[VIDEO] Kenneth Meshoe: Is Israel an ‘Apartheid State,’ as its Enemies Claim?

“We all need to recognize that those who say that what is happening in Israel is like apartheid South Africa are minimizing the suffering that black South Africans endured. They are taking the sting out of the pain that we suffered in South Africa. If South African apartheid was what people are seeing in Israel, there would never have been any need for an armed struggle. There would never have been any need for a Nelson Mandela to go to prison because he would have all the rights Arabs in Israel have.”

Who better to answer that charge than a Black South African who lived through apartheid? Kenneth Meshoe, a member of the South African parliament, fits that bill. He examines the evidence against Israel and draws a compelling conclusion.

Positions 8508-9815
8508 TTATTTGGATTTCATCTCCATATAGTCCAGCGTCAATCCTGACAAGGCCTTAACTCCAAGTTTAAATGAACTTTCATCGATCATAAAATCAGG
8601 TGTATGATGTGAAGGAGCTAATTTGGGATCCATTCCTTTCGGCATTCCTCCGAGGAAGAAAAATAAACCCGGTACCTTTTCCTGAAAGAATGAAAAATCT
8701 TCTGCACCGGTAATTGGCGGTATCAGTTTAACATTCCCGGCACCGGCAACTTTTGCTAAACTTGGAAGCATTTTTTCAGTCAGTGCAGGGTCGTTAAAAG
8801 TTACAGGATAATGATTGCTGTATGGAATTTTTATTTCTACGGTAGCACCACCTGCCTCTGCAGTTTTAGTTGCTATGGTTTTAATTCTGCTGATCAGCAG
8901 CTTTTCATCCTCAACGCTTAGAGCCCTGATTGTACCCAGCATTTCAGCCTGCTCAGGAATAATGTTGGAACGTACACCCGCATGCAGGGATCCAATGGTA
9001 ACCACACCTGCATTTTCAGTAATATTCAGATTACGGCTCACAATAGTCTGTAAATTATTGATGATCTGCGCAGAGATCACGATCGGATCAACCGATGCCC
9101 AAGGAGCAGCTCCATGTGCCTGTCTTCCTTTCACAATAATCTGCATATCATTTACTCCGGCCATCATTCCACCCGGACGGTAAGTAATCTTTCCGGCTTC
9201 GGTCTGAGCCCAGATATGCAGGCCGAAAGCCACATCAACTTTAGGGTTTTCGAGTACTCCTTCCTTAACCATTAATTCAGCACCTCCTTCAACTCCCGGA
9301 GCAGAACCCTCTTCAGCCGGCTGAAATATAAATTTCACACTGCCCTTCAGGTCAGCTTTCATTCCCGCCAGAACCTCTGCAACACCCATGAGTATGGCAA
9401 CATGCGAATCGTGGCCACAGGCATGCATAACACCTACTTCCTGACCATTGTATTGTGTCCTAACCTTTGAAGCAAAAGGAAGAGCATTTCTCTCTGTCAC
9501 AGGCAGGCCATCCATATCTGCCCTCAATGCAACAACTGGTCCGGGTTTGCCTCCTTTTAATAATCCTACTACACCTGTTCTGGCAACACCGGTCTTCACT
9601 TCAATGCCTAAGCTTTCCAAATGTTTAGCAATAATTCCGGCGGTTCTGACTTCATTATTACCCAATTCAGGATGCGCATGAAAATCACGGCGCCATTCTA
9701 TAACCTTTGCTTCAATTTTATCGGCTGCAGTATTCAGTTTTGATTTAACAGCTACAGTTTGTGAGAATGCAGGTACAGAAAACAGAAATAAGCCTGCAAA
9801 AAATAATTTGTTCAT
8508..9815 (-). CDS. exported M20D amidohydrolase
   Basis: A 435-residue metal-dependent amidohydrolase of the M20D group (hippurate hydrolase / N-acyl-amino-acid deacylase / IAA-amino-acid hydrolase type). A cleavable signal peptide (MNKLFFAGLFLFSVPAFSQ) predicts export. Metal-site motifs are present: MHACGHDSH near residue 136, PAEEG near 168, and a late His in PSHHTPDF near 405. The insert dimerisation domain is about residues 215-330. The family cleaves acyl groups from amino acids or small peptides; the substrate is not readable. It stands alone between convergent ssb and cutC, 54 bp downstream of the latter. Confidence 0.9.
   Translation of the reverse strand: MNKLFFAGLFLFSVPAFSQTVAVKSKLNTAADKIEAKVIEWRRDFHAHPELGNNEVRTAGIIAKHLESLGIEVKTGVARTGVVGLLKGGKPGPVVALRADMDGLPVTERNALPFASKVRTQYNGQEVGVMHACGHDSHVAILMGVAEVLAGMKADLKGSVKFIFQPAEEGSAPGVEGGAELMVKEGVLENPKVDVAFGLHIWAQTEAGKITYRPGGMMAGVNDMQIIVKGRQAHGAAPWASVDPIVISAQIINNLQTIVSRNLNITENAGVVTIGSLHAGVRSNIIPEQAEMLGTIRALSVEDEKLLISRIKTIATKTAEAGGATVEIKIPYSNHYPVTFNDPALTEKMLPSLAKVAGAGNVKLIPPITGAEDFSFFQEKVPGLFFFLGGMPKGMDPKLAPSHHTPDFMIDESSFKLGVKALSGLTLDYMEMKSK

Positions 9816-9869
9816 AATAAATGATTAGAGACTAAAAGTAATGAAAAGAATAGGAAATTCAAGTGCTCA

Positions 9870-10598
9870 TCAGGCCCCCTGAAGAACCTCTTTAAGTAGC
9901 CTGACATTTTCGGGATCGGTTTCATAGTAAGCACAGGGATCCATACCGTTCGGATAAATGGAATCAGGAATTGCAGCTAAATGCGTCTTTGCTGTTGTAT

Transcript

There is widespread allegation — really a slander — that Israel is an apartheid state. 

That notion is simply wrong. 

It is inaccurate and it is malicious.

And it will not help to promote peace and harmony in the Middle East. Its only purpose is to demonize Israel, and to isolate her in an attempt to de-legitimize Israel’s existence. 

And because it is so inaccurate, it betrays the memory of those who suffered through a real apartheid.  

As a black South African, who was born under apartheid, in the administrative capital of South Africa, Pretoria, I know what apartheid is. I’ve experienced it. My parents experienced it. 

But having been to Israel on a number of occasions, I know that nothing is happening in that country — that I have either seen or read — that can be compared to apartheid in South Africa. 

Let’s remember the major reason Nelson Mandela went to prison — why he was involved with the armed struggle. He was fighting for the right to vote, for the right to choose the leaders who one believes in, for the right to move and travel freely, to live wherever one wants, to be educated, and to be admitted to the hospital or medical facility of your choice.  Read the rest of this entry »